The last time I saw my grandmother was a few months before her passing. I went with my aunt to visit her at the long-term care facility she was staying at. We arrived just around dinner time and took the food back to my grandmother’s room so we could spend alone time with her. She didn’t recognize us but it had been some time since she did. The medication she was on made her very drowsy, so she wasn’t fully aware. Considering how agitated folks with Dementia can get, that was probably for the better. All things considered, I was at peace being next to her. I was simply happy being able to see her, touch her, and reminisce about the old days with my aunt as she fed my grandmother and got her ready for bed.

I truly savored those moments because I knew it was going to be the last time I’d see my grandmother alive. I knew this was the last time I’d hold her hand, kiss her, and tell her I loved her. I hoped that, despite the fact she was not all there cognitively and already fast asleep, that somewhere deep down, she knew exactly how I felt about her.

From Purgatory to the Afterlife

One day, when Stella goes to pick up Alice from the prow of the ship, Alice cannot remember who Stella is. Alice begins to ask Stella where her daughter is, describing her as a girl in a blue beach outfit in a red hat. In order to get Alice to come with you, Stella must change into a blue beach outfit with a red hat. When you do, Alice with ask you to take her home and you’ll be prompted to bring her to the Everdoor.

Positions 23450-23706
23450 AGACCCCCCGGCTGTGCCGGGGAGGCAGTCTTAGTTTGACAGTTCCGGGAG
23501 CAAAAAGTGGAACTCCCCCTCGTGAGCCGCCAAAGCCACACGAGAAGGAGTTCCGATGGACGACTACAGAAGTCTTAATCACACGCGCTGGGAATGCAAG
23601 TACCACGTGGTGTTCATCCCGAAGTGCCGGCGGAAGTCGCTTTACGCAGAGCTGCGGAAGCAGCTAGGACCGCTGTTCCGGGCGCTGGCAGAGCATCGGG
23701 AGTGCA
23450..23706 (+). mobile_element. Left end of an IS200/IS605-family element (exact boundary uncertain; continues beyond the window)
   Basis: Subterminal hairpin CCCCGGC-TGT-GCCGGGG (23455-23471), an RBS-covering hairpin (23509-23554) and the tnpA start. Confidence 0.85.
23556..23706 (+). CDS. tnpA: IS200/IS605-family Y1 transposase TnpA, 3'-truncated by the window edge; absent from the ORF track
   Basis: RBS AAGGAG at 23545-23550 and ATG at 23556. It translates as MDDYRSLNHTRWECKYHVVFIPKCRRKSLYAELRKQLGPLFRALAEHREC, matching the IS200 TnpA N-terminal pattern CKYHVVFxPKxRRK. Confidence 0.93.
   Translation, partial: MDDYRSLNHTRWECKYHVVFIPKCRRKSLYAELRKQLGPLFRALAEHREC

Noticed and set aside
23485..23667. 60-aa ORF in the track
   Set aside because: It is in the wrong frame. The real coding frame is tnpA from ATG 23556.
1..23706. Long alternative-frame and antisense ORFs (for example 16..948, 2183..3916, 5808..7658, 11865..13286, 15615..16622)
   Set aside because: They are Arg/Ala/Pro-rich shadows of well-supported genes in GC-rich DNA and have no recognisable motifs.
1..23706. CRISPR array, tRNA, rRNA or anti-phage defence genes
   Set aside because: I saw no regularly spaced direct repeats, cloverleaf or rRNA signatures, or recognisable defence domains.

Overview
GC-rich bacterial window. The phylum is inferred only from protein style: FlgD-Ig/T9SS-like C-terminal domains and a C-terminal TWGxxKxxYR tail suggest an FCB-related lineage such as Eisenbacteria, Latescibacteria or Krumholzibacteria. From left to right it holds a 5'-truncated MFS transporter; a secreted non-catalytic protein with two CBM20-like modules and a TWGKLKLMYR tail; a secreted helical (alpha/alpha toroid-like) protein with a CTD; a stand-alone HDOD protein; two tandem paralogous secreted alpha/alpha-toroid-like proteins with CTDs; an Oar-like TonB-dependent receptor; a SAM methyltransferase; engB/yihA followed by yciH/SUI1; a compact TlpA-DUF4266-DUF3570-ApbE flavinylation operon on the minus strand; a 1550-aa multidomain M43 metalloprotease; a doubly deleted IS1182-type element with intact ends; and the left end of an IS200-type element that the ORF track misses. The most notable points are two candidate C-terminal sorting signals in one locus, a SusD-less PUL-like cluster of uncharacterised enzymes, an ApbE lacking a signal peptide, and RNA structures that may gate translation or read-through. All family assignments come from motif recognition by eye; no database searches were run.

As you row Alice to the Everdoor, she continues to talk to Stella as if she’s her daughter. At some point, she becomes aware that she’s confused and realizes that Stella isn’t her daughter. But just as they reach their destination, Alice slips back into confusion and asks Stella to tell her father about the beautiful trees when she gets back home.

This scene left me in a sobbing, crumpled heap on my sofa. It reminded me of similar moments with my grandmother, where I was just as patient and understanding as Stella, knowing that my grandmother’s forgetfulness was not her fault and nothing to take personally. That fact never took away from how saddening and downright painful these moments could be. But seeing Stella give Alice one last hug and then watching her pass through the Everdoor gave me a sense of closure I wish I had when my grandmother died.

I remember the day she died vividly. I was laying in bed, watching daylight break through my bedroom window after a long night of restless tossing and turning. Nights like that are customary for me, but it was different then. It felt like I was waiting for something bad to happen.

I picked up my phone to check the time, and it began to vibrate. It was my mom calling me at five in the morning. I immediately picked up the call, saying hello as quietly as I could so I wouldn’t wake my still-sleeping partner.

“Hey… Nani called. Grandma died.”

I immediately started to sob, waking up my partner and sending him into a panic. “What’s wrong? What’s going on?” I didn’t have the words to tell him. There were only tears.